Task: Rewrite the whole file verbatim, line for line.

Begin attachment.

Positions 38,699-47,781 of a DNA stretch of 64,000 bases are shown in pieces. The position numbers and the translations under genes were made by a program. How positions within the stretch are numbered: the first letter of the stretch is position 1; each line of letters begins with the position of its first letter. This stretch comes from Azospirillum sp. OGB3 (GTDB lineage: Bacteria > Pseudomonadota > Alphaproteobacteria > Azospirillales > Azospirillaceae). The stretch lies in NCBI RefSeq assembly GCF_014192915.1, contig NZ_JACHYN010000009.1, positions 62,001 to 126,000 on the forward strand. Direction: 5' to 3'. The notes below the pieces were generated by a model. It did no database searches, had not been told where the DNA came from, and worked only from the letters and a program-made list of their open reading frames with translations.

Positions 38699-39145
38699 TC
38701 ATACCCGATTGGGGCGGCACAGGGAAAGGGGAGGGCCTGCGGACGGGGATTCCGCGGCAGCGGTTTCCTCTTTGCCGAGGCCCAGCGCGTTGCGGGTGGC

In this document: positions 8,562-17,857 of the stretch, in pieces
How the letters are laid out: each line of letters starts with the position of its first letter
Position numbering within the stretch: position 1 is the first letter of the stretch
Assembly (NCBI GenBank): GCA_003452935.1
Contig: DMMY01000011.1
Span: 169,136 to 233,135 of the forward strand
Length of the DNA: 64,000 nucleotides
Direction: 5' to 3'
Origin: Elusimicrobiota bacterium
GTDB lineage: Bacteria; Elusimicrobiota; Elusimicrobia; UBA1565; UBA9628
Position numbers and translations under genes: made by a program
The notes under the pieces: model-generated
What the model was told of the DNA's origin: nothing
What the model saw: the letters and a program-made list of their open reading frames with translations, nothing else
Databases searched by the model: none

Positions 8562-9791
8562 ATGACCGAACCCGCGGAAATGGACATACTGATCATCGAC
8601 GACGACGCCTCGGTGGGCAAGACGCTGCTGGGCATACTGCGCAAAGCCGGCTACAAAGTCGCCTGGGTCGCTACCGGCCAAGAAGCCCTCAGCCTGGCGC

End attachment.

Positions 38,699-47,781 of a DNA stretch of 64,000 bases are shown in pieces. The position numbers and the translations under genes were made by a program. How positions within the stretch are numbered: the first letter of the stretch is position 1; each line of letters begins with the position of its first letter. This stretch comes from Azospirillum sp. OGB3 (GTDB lineage: Bacteria > Pseudomonadota > Alphaproteobacteria > Azospirillales > Azospirillaceae). The stretch lies in NCBI RefSeq assembly GCF_014192915.1, contig NZ_JACHYN010000009.1, positions 62,001 to 126,000 on the forward strand. Direction: 5' to 3'. The notes below the pieces were generated by a model. It did no database searches, had not been told where the DNA came from, and worked only from the letters and a program-made list of their open reading frames with translations.

Positions 38699-39145
38699 TC
38701 ATACCCGATTGGGGCGGCACAGGGAAAGGGGAGGGCCTGCGGACGGGGATTCCGCGGCAGCGGTTTCCTCTTTGCCGAGGCCCAGCGCGTTGCGGGTGGC

In this document: positions 8,562-17,857 of the stretch, in pieces
How the letters are laid out: each line of letters starts with the position of its first letter
Position numbering within the stretch: position 1 is the first letter of the stretch
Assembly (NCBI GenBank): GCA_003452935.1
Contig: DMMY01000011.1
Span: 169,136 to 233,135 of the forward strand
Length of the DNA: 64,000 nucleotides
Direction: 5' to 3'
Origin: Elusimicrobiota bacterium
GTDB lineage: Bacteria; Elusimicrobiota; Elusimicrobia; UBA1565; UBA9628
Position numbers and translations under genes: made by a program
The notes under the pieces: model-generated
What the model was told of the DNA's origin: nothing
What the model saw: the letters and a program-made list of their open reading frames with translations, nothing else
Databases searched by the model: none

Positions 8562-9791
8562 ATGACCGAACCCGCGGAAATGGACATACTGATCATCGAC
8601 GACGACGCCTCGGTGGGCAAGACGCTGCTGGGCATACTGCGCAAAGCCGGCTACAAAGTCGCCTGGGTCGCTACCGGCCAAGAAGCCCTCAGCCTGGCGC